Also, would there be a penalty in addition to the taxes that I will pay. =====>>>>>>>>yes; as failure to pay tax by apr 15 2014. When you make an excess contribution, you have until your tax return is due, including extensions, to remove the extra money and avoid the penalty tax. If you discover the error after you file, you can take the excess contribution out and file an amended return, again by your filing deadline including extensions. You must take out any earnings attributable to the excess money. These earnings are taxable and must be reported on your income tax return.



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Old 09-08-2014, 09:16 AM
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Thanks for your response. I did remove the excess amount and the applicable income by April 15th. Do I need fill a form 1099r or some other form? Also, in addition to the taxes I pay on the applicable income will there be another 10% penalty charge even if so removed before April 15th.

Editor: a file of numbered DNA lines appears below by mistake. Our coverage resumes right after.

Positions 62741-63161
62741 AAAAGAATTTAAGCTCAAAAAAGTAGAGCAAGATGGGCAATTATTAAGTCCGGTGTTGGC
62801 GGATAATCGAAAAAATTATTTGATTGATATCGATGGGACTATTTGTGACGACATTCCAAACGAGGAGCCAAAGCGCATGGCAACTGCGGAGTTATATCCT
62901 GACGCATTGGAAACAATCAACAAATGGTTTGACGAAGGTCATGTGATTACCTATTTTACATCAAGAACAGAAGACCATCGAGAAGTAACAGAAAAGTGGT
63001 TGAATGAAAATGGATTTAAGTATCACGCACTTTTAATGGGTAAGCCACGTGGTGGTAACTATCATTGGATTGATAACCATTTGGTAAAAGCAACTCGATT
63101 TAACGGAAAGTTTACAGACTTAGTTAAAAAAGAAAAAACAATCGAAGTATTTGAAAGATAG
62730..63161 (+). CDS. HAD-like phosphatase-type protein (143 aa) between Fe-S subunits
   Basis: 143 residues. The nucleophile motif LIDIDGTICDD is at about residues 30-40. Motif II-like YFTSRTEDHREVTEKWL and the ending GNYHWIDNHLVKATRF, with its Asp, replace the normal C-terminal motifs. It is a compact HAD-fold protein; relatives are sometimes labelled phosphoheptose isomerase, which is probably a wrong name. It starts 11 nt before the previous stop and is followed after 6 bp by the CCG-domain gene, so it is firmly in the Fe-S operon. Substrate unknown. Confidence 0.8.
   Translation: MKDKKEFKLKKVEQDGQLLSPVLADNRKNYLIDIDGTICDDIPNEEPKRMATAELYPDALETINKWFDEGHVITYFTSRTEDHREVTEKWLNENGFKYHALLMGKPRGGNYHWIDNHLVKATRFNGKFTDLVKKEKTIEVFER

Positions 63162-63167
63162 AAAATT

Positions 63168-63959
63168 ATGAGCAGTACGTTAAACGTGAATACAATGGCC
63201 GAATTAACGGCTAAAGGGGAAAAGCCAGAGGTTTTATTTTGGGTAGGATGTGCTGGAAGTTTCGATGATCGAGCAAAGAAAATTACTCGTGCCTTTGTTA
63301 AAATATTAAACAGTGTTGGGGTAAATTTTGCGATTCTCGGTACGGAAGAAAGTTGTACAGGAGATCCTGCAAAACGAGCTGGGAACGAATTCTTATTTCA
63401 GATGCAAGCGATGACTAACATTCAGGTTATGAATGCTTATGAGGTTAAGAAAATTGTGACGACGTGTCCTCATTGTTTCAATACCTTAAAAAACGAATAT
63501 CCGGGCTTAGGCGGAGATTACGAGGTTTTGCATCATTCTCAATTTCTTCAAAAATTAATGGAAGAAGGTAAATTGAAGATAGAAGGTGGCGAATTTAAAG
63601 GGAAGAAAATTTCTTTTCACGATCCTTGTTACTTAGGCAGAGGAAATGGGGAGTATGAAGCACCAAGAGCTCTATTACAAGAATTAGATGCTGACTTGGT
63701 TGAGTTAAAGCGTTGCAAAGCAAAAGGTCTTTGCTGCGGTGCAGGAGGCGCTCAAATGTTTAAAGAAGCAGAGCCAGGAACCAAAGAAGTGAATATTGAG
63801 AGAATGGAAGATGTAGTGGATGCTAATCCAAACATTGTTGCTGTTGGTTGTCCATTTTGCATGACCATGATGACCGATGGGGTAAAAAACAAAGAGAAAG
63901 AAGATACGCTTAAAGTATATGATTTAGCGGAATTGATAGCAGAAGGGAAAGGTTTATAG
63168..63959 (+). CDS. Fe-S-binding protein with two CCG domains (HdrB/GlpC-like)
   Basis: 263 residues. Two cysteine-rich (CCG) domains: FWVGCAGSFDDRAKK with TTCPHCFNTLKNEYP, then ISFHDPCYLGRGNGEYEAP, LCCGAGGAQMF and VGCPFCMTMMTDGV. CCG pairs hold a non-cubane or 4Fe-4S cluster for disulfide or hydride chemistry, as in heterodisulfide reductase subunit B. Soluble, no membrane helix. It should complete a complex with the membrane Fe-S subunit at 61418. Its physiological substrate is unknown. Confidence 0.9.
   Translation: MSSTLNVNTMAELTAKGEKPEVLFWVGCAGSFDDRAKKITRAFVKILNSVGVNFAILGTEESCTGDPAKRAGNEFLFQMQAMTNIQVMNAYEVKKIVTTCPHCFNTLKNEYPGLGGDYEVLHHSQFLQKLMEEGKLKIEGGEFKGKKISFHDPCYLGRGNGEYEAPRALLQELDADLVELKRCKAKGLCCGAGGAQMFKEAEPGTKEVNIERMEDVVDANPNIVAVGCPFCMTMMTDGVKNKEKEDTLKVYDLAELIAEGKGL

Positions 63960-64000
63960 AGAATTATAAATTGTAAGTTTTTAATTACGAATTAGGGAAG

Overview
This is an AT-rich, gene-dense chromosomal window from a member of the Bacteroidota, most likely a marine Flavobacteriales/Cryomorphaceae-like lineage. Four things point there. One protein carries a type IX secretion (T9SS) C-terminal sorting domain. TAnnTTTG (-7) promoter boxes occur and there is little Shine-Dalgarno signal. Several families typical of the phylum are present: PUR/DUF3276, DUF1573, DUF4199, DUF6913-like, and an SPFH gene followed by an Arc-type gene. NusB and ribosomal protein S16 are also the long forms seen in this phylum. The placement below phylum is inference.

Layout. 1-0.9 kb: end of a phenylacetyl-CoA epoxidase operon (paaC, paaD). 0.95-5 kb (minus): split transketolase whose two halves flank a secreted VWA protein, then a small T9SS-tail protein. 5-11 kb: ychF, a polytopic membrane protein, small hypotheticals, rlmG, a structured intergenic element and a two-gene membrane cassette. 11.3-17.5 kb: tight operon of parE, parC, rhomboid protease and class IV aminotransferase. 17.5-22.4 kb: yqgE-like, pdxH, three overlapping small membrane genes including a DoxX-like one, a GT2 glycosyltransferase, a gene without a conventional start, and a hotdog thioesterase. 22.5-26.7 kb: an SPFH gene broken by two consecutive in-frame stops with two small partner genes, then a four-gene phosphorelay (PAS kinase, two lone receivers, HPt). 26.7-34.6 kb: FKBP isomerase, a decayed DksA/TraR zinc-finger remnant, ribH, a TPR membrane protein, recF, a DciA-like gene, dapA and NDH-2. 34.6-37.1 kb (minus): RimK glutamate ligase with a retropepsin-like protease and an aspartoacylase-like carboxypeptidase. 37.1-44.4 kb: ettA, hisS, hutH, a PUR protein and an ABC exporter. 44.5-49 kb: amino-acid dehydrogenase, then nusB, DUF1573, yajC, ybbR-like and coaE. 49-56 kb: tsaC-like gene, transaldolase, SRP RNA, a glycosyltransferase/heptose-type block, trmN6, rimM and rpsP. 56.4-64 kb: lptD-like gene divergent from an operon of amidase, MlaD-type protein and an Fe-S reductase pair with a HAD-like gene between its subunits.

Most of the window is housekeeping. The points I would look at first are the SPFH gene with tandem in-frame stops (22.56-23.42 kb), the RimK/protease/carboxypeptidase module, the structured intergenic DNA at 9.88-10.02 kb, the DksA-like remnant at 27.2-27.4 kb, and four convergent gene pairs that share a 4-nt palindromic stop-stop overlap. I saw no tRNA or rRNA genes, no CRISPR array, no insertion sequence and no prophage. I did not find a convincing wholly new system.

Also, when I get the form 1099r in jan 2015, do I still need to report it. I definitely don't want to pay double taxes.



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Old 09-08-2014, 04:09 PM
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Originally Posted by shaja View Post
Thanks for your response. I did remove the excess amount and the applicable income by April 15th. Do I need fill a form 1099r or some other form? Also, in addition to the taxes I pay on the applicable income will there be another 10% penalty charge even if so removed before April 15th.

Also, when I get the form 1099r in jan 2015, do I still need to report it. I definitely don't want to pay double taxes.